The Church and Ecology — Diana Butler Bass

Historian and writer Diana Butler Bass reflects on a church on Tangier Island in the Chesapeake Bay, and the implications of its future in this time of climate crisis:

As I have ruminated on Tangier Island, I realize that far too many religious leaders are asking the wrong question. The future of Christianity matters little if there are no human beings, whether we extinct ourselves through war or environmental disaster. We can fix our denominations, bring new members to church, write the best theologies ever—and none of it will matter one whit if we are all dead. The question—“What is the future of Christianity?”—must be held in relation to other questions. Right now, the most significant of those questions is: “What is the future of humankind?”

That is the existential question of our time. All other questions pale by comparison and distract us from hearing the voices of God, the earth, and other creatures with the kind of rigor and compassion necessary for the living of these particular days. To me, the question about the future of Christianity has become: “What must Christians do to serve all creation when the island itself is in danger of sinking?” [1]

Theologian Sallie McFague (1933–2019) was inspired by Isaiah’s prophetic vision of new heavens and earth—and what it requires of us:

The world we want, that we ache for, is a world where children get to grow up and live to old age, where people have food and houses and enjoyable work, where animals and plants and human beings live together on the earth in harmony, where none “shall hurt or destroy” [Isaiah 65:25]. This is our dream, our deepest desire, the image we cannot let go of. This vision of the good life makes us unwilling to settle for the unjust, unsustainable, and indeed cruel and horrendous world we have. . . .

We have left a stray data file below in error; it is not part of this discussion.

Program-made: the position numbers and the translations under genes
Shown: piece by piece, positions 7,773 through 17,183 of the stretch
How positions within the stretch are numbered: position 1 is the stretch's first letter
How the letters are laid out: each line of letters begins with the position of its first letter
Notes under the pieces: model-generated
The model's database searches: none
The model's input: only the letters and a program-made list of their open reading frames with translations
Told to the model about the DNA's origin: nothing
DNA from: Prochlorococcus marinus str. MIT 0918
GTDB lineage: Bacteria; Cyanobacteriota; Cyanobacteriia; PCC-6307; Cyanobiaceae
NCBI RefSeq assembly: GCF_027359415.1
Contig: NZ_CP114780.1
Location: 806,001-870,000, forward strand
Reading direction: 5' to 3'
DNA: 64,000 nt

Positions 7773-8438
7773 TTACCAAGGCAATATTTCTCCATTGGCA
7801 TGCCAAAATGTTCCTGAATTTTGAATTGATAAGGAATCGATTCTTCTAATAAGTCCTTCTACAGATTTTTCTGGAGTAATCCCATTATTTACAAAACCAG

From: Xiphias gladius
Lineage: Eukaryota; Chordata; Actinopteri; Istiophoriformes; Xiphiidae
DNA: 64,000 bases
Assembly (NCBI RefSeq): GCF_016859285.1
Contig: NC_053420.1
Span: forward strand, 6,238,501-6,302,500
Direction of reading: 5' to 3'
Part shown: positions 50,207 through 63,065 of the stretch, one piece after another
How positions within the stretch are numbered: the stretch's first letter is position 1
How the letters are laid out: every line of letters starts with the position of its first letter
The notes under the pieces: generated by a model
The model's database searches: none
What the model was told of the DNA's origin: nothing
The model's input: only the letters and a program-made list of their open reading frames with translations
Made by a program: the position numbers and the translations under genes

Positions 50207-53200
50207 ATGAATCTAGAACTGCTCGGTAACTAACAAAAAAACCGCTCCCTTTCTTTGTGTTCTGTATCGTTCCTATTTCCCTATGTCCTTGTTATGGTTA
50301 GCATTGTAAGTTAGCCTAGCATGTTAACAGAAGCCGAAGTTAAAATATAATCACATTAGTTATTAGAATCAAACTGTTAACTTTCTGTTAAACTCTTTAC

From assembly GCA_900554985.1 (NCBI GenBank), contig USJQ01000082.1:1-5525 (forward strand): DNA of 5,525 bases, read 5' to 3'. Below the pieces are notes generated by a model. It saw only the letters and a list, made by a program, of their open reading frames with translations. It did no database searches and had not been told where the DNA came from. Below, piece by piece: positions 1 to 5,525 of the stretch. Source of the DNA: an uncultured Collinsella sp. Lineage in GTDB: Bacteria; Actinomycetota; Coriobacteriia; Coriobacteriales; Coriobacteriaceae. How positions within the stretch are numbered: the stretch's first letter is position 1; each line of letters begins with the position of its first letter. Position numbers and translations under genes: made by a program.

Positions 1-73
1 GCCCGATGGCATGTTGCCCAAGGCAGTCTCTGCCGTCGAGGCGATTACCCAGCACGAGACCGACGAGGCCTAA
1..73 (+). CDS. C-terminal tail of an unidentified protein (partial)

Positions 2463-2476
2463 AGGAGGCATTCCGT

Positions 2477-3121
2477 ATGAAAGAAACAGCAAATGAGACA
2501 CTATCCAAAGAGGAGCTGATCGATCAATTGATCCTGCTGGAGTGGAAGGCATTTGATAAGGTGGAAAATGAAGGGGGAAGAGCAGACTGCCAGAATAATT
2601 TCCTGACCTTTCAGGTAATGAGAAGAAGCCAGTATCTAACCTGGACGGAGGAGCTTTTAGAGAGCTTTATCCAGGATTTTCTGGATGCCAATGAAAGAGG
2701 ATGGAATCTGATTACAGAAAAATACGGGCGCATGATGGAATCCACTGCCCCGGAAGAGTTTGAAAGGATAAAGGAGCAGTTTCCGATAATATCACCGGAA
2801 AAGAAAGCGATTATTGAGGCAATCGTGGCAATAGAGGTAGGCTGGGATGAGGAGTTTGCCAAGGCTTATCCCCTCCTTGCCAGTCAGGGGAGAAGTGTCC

Isaiah’s hymn to a new creation and Jesus’ parables of the reign of God touch this deepest desire in each of us for a different, better world. It would be a world in which human dignity and the integrity of creation are central, a world in which the intrinsic value of all human beings and of the creation itself is recognized and appreciated. . . . Do we have any hope for a different, better world? Given the situation we face at the beginning of the twenty-first century of war, violence, AIDS, capitalist greed, and now the specter of global warming, it seems absurd to even bother with such a question. And yet we read in the Isaiah passage [65:17–25] that in the midst of painting this wonderful picture of life beyond our wildest dreams, God says, “Before they call I will answer, while they are yet speaking I will hear.” “While they are yet speaking”—we have only to ask for God to answer! But we must ask with our whole being; a better world must become our deepest desire. And this means, of course, we must work at it; we must give our whole selves to it. [2]

Richard Rohr’s Daily Meditation; 12/1/22

About Jerry

Catechumenate ministry is my passion. I have been involved in the catechumenate since 1980 in both the Roman Catholic and Episcopal branches of the Church. I am a "progressive," ecumenical Christian who is realistic enough to know that the Church has never been "One"; is often not "Holy"; strives to be "Catholic" and is "Apostolic" only when members respect the Tradition rather than the latest customs. I have been fortunate to be able to focus on various elements of philosophy, theology and Christian history during my studies. I am able to bring them all to bear in catechumenate ministry.
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